Yesterday was Easter. Tomorrow is Earth Day. Most of the recent snow fall has melted. Spring Is a New Beginning. That makes today an opportune time to remind everyone that some Iron Rangers are working on answers to the question (raised by My Minnesota during the online conversations about the need for and effects of the proposed PolyMet NorthMet project) of what a sustainable Iron Range would look and work like. This coming Saturday, April 26, the 2014 Iron Range Earth Fest is being held at Mt. Iron. I'm delighted to see that The Land Stewardship Project, of which I'm a long-time member, is putting on a Farm Dreams Workshop that evening in the My. Iron Community Center. I just don't believe we're going to leave the earth in the shape our children need and deserve if we continue to put holes in the stratosphere, dig very, very large holes in the earth's crust, or blow the tops off of mountains so we can recharge our smart-phones and tablets. Nor do I believe we need to return to a subsistence life as hunter-gatherers as the only alternative. We do need to limit our greed and self-centeredness and learn to live comfortably within the resource limitations the skills, knowledge, wisdom and the earth's limited capacity to support us and all our relations can provide.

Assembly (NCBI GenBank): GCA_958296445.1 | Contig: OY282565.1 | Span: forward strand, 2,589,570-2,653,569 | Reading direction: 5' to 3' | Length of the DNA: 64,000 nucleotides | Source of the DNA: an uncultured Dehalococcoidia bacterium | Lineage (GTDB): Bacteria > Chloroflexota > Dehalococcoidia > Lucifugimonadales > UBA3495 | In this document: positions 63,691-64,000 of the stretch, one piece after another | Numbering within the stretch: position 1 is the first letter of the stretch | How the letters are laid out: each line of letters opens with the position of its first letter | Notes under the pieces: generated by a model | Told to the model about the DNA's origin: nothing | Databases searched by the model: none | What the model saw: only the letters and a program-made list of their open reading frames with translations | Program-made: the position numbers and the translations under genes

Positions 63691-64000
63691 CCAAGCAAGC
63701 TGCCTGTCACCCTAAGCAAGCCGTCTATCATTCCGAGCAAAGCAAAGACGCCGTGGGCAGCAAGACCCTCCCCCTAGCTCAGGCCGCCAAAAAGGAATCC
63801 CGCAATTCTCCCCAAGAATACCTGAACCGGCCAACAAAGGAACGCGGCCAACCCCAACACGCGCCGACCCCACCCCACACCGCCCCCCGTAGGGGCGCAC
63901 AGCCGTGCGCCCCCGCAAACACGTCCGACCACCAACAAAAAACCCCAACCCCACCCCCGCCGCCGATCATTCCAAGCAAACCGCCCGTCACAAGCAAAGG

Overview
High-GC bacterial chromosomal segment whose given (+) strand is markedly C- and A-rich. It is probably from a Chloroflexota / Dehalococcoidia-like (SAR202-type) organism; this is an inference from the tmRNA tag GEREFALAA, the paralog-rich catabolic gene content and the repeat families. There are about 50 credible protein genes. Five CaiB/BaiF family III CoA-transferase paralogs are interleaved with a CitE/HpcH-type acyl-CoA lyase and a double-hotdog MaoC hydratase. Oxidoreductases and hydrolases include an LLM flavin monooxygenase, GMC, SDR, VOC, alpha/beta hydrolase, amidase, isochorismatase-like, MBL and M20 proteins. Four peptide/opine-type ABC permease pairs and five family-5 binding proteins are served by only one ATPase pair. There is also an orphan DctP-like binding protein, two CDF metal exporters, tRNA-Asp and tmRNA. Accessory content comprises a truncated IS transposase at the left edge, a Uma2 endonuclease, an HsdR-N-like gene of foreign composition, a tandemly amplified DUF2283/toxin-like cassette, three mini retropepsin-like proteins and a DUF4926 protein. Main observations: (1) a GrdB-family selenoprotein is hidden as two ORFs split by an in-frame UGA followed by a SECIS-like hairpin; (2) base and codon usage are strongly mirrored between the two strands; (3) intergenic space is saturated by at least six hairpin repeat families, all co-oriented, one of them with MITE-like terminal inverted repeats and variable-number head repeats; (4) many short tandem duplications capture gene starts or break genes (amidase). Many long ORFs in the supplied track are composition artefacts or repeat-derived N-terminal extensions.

One of Joe Paddock's poems from DARK DREAMING, GLOBAL DIMMING seems like a good fit today.
WE CANNOT HEAR
We move within great
than the immense flight—guiding rhythms: yahonking geese
who know their way, coiling vines
that find the sun, honeybees
that dance for their hives,
describing point by point, the way
to flower-finds. Most Perfect guidance
From everywhere in the universe,
the immense flight—energy
and wisdom of the infinite—
continually swarms in on us,
but, fixed on glut, lean bellies
and beautifully abstract breasts,
bushels, the market, bull and ber,
we cannot hear! Our sensitive
ear has been jammed
We could be
corrected by the whole
were we open....
Through blood-tinted twilight,
shifting flights, energy patterns
elaborating wisdom, winging
Thanks for visiting. Come again when you can.
Please be kind to each other while you can.